Friends of Robinson Lake ask Hobart to protect park
By Karen Caffarini Post-Tribune correspondent August 22, 2013 11:28PM
Updated: September 24, 2013 6:28AM
HOBART — Fearing a sale of the former St. Sava property could be in the works, the Friends of Robinson Lake Park this week asked both the City Council and Park Board for a buffer on the northern border between the park and the former church property.
Friends’ Chairwoman Sandy O’Brien said the strip of property that would encompass the border would include some of the ancient oak trees that are currently part of the 40-acre former St. Sava site.
She said she’d hate to see the trees razed to make way for a development.
Mayor Brian Snedecor said the city could request whomever develops the property to dedicate a nature walking trail where the property connects to the park.
“I have tried to encourage any interested parties of the importance of being able to connect all properties in that area with a nature trail,” Snedecor said during the Park Board meeting.
But the mayor added he would not want to dictate to a private owner what they can do on their own land.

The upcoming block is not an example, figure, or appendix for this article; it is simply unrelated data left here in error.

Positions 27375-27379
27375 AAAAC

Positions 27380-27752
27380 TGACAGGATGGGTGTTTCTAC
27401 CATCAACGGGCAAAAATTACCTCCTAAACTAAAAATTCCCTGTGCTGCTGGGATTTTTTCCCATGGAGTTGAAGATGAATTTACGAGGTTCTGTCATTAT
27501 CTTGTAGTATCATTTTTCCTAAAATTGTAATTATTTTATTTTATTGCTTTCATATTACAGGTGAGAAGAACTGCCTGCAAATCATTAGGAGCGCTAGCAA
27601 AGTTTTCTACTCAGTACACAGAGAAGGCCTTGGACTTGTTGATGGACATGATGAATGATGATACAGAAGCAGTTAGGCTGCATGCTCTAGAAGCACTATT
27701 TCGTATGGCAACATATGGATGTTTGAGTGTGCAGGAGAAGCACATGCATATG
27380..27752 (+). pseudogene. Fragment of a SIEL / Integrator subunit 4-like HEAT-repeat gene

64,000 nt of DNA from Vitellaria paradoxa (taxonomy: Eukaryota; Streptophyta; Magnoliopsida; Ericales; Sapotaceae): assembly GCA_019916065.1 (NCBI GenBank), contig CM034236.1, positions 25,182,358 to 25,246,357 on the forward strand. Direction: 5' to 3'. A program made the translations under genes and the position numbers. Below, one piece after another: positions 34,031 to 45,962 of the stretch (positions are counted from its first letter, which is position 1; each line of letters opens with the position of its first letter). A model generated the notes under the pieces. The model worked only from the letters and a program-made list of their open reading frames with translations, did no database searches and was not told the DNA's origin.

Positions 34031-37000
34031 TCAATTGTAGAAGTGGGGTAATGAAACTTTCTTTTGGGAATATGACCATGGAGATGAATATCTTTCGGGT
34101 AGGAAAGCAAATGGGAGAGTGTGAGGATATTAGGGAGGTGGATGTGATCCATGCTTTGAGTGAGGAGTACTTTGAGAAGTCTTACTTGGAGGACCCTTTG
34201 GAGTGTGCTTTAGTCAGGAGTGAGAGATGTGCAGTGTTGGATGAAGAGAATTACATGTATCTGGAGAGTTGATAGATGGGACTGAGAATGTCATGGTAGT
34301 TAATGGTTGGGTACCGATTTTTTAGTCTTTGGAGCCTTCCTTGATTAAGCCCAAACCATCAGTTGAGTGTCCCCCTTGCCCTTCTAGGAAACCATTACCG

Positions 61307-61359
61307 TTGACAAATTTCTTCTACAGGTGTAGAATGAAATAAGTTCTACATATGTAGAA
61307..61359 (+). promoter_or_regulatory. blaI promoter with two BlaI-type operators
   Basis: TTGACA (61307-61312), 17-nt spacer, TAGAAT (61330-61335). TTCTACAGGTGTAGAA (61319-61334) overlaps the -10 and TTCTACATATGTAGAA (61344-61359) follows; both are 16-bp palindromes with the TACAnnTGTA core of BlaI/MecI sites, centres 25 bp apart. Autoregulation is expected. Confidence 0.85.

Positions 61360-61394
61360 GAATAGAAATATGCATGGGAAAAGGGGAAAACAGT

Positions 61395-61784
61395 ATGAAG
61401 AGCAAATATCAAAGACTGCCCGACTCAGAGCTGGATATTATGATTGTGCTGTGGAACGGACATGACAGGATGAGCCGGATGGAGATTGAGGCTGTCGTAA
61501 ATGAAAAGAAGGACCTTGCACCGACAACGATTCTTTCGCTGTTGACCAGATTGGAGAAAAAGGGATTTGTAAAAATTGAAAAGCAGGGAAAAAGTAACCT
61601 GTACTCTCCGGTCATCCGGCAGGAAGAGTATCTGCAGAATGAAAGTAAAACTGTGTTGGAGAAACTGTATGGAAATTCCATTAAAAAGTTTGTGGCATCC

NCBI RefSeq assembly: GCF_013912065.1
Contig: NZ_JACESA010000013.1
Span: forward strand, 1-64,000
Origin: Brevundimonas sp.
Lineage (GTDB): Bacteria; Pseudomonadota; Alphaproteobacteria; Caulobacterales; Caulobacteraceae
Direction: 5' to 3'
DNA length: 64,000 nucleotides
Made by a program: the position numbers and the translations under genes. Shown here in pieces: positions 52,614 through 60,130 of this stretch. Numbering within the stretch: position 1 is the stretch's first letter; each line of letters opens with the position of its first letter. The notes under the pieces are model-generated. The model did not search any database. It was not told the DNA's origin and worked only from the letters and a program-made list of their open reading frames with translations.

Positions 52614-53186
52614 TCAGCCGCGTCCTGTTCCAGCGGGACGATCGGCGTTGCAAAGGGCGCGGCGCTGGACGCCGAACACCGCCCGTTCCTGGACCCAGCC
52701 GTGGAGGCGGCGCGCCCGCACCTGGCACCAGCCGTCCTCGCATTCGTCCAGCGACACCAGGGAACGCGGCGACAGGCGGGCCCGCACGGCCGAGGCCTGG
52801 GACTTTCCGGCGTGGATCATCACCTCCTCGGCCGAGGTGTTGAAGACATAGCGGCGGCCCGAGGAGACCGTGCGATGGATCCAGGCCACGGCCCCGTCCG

Sergio Mendoza, a member of the Park Board and city’s Plan Commission, said the matter can be addressed at the Plan Commission level if new owners seek a site plan review and as part of the park department’s five-year master plan.
Parks Superintendent John Mitchell said he’d like to know who is buying the property and how they plan to develop it before making any decision on a buffer.
“They may not touch the trees. I don’t want to spend money if I don’t need to,” Mitchell said.
O’Brien said some survey work has been done at the property on Liverpool Road, leading her to believe there is an interested party.
“Someone’s interested enough to do a survey of the site,” she said.
Aaron McDermott, founder and president of Latitude Commercial real estate in Schererville, the listing agent for the property, was out of the office and could not be reached for comment.
The property is listed at $795,000 and is described as an ideal site for assisted living or senior housing projects.
It is located just north of Robinson Lake Park, which is considered an important part of the Hobart Marsh Plan.
The Friends of Robinson Lake Park also encouraged the city to move forward with the corridor on the Hobart Marsh Plan drawing that connects Robinson Lake Park to 49th Avenue.
Snedecor said the city is still looking for a new city planner who will take on that project.
“I want it to be the right person,” Snedecor said.